>Roger: When you say "Mathematical truth is in the mind of persons", this was
>the very point I was making. I don't >think there can exist mathematical
>truths in some platonic realm somewhere. They're in the mind, which is a
>This is something you assume. It is not obvious, and provably false if we
>assume that brains are Turing emulable at >some level such that we would
>survived through such an emulation. (this is not entirely obvious, and I
>explain this from >times to times on the list, but you can also take a look on
>the papers in my url).
Roger: I agree that this is an assumption; although, I'd say it's also an
assumption that mathematical truths exist somewhere outside of all other
physically existent things. I realize now from later in your email that you
also don't think these truths exist separate from all other physically existent
things (?), but it seems like many physicists and mathematicians do think they
exist outside of all other physical things.
>I don't see how you answered this above. I do see that you assume a physical
>reality. But I don't see how you explain >the numbers from that, still less
Roger: While I admit explaining the numbers isn't the area I think about the
most, it seems like if you have a set of existent states in which some
intelligence developed, this intelligence would see the presence of a single
existent state and could equate that to the number 1, the existence of another
one next to it to a total of two, etc.?
>But biochemical activity is explained by quantum mechanics, which is Turing
>emulable, and so this, by the UDA result, >makes phsyicalism wrong. In fact QM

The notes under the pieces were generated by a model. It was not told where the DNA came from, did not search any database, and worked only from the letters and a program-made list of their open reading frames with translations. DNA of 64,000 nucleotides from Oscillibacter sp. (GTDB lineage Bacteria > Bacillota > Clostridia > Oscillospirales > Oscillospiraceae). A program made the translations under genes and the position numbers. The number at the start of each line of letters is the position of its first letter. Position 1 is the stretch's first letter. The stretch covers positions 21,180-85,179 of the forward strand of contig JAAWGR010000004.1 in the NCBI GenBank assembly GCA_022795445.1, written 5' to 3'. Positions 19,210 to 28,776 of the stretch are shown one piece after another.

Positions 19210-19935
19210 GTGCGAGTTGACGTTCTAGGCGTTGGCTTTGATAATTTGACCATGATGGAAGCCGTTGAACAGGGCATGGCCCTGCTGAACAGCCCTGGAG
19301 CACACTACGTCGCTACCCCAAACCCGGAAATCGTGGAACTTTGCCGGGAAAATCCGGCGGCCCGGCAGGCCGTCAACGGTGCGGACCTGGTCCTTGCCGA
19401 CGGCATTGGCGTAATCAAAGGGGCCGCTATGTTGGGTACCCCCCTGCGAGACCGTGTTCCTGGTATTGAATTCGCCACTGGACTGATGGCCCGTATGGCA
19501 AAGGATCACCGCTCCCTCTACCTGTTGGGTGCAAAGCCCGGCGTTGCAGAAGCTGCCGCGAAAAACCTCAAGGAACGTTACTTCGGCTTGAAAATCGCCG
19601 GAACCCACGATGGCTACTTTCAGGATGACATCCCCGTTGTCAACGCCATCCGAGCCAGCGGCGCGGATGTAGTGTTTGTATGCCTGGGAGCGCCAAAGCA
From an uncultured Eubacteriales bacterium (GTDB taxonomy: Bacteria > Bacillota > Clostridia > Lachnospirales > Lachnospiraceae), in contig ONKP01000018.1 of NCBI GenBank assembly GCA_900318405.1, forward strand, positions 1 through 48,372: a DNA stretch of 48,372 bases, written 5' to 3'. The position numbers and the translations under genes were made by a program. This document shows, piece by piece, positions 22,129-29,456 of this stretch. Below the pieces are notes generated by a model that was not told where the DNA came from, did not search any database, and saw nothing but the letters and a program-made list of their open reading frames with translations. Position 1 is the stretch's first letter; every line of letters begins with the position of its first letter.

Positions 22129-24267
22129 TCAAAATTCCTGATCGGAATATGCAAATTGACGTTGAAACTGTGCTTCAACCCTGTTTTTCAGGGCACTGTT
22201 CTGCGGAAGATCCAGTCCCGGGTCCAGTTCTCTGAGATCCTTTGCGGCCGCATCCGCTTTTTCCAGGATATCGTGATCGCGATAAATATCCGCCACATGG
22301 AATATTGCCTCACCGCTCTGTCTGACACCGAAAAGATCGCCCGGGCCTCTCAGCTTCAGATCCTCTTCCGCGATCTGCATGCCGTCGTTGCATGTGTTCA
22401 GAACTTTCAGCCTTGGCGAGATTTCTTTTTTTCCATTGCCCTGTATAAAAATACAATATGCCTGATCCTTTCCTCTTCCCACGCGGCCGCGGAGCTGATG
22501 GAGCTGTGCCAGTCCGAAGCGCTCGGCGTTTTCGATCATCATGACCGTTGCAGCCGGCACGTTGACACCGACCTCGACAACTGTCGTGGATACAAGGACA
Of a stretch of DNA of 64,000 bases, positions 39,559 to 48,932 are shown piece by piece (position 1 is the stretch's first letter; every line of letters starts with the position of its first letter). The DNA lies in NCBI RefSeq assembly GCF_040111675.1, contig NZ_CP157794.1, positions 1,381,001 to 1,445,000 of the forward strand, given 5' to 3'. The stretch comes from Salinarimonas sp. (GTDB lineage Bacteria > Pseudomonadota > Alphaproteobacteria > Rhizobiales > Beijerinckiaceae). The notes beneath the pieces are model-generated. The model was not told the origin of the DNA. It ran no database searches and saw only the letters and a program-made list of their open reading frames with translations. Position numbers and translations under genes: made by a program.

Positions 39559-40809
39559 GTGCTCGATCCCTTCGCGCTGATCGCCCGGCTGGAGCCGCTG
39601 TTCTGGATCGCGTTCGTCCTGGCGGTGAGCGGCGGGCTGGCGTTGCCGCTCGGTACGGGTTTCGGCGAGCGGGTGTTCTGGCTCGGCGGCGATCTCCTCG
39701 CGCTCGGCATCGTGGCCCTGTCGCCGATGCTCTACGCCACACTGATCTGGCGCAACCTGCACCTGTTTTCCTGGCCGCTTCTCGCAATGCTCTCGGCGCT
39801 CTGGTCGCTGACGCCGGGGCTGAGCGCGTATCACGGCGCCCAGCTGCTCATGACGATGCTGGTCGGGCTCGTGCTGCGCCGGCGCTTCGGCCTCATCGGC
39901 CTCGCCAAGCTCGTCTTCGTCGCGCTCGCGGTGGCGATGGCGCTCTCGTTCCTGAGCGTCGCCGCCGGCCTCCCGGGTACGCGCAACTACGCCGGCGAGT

>can be (and, assuming we are machine, has to be) explained by addition and
>>multiplication. That has been partially done. Contrariwise, nobody has been
>able to explain how consciousness can be >the product of anything described by
>third person notions.
Roger: But, many question whether or not quantum mechanics is the one theory
that can explain all of reality, so I'm not convinced that all biochemical
activity is explained by quantum mechanics.
>But that assumption is used commonly in physics. If "1+1=2" can be derived
>from physics, without assuming it, then >please show this to me. You might
>begin to give me a physical definition of what is 1, without assuming the
>usual >arithmetical meaning of 1.
Roger: I'm not clear how the existence of a single physical object/existent
state can't be described by an intelligence as the number 1. Then the
existence of another object next to it, and that intelligence can get 1+1=2.
But, I'd agree that you need the intelligence to make up this addition system.
I guess where we disagree is in that I think intelligence/mind is entirely
made of these physical objects, and you don't?
Overall, thanks for all the interesting things to think about in my
physical brain! :-)
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